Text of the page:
In spite of the recent devastating, ABC 4 Corners expose of Israel’s brutal treatment of Palestinian children, the Abbott government with foreign minister Julie Bishop representing Australia’s interests, has avoided taking her “concerns directly to the government of Israel”. Why not?
Moreover, in spite of the 1949 Geneva Convention which expressly forbids settlement building by an occupying power (Israel) the Abbott government has said it doesn’t believe Israel should be forced to comply with that international law: an alarming statement.
What is so special about Israel that would qualify it for exemption from the law?
And what other laws might Mr Abbott wish to disregard?
We Australians make much of the fair go for the underdog. It is undeniably clear who is oppressed in Palestine and who is the oppressor.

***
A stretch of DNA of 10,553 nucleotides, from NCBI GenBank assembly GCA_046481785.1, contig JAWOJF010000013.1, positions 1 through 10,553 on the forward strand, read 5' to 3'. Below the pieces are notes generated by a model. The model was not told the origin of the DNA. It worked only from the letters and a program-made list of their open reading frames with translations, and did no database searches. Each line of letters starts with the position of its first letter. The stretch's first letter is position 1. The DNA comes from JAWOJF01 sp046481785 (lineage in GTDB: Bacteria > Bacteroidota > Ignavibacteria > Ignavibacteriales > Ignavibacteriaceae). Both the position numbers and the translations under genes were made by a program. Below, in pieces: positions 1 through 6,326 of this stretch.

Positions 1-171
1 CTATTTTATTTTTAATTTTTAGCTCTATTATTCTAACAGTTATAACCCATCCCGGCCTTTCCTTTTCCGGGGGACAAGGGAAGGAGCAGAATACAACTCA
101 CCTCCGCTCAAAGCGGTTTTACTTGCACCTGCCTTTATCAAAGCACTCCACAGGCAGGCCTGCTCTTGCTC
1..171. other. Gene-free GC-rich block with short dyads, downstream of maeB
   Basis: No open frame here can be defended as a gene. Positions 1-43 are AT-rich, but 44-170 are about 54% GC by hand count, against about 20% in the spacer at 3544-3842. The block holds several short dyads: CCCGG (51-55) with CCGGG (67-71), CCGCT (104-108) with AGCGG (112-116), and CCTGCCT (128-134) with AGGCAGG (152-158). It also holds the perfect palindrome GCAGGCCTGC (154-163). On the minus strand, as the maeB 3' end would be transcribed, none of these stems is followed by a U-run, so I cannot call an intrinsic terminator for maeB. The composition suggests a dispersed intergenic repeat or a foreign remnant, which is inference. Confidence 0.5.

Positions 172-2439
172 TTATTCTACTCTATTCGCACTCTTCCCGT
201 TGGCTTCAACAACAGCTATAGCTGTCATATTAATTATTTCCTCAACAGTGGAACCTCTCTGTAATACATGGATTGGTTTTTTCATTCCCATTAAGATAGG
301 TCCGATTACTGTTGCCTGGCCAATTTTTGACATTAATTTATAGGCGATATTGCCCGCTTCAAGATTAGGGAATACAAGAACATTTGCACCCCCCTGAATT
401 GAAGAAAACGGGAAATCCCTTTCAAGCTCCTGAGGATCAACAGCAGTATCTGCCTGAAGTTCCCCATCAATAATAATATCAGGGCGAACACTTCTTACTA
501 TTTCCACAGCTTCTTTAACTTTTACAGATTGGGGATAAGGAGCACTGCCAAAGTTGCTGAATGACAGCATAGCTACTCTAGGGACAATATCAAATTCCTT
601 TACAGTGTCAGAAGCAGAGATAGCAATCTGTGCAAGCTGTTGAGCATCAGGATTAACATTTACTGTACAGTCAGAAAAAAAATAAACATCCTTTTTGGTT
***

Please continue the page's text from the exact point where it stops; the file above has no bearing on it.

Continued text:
Our government, acting in our names, has sided with the oppressor. Israel aims to grind down Palestinians by every abominable means possible including terrorising children.
How can we Australians support a regime that perpetrates night raids on sleeping children who are then beaten, given electric shocks and forced to sign fabricated confessions. Try telling your children the prime minister of our country thinks it is better to keep quiet about the children in Palestine being tortured in Israeli prisons.
Franklin St, Leederville
WHAT a nasty letter from Darryl Moore (“Is it all about Alannah?” Voice Mail, February 15, 2014).
Mr Moore reveals himself to be both bitter about the outcome of the election and delusional in trying to convince us an incoming lowly backbencher from Perth is going to have influence on federal government policy. He appears to think referencing age and Ms MacTiernan being a grandmother as insults is somehow going to endear him to an electorate that, to him, obviously got in wrong this time.
I think Mr Moore needs to take some lessons on Australia’s democratic process and move on for all our sakes.
Menzies St, North Perth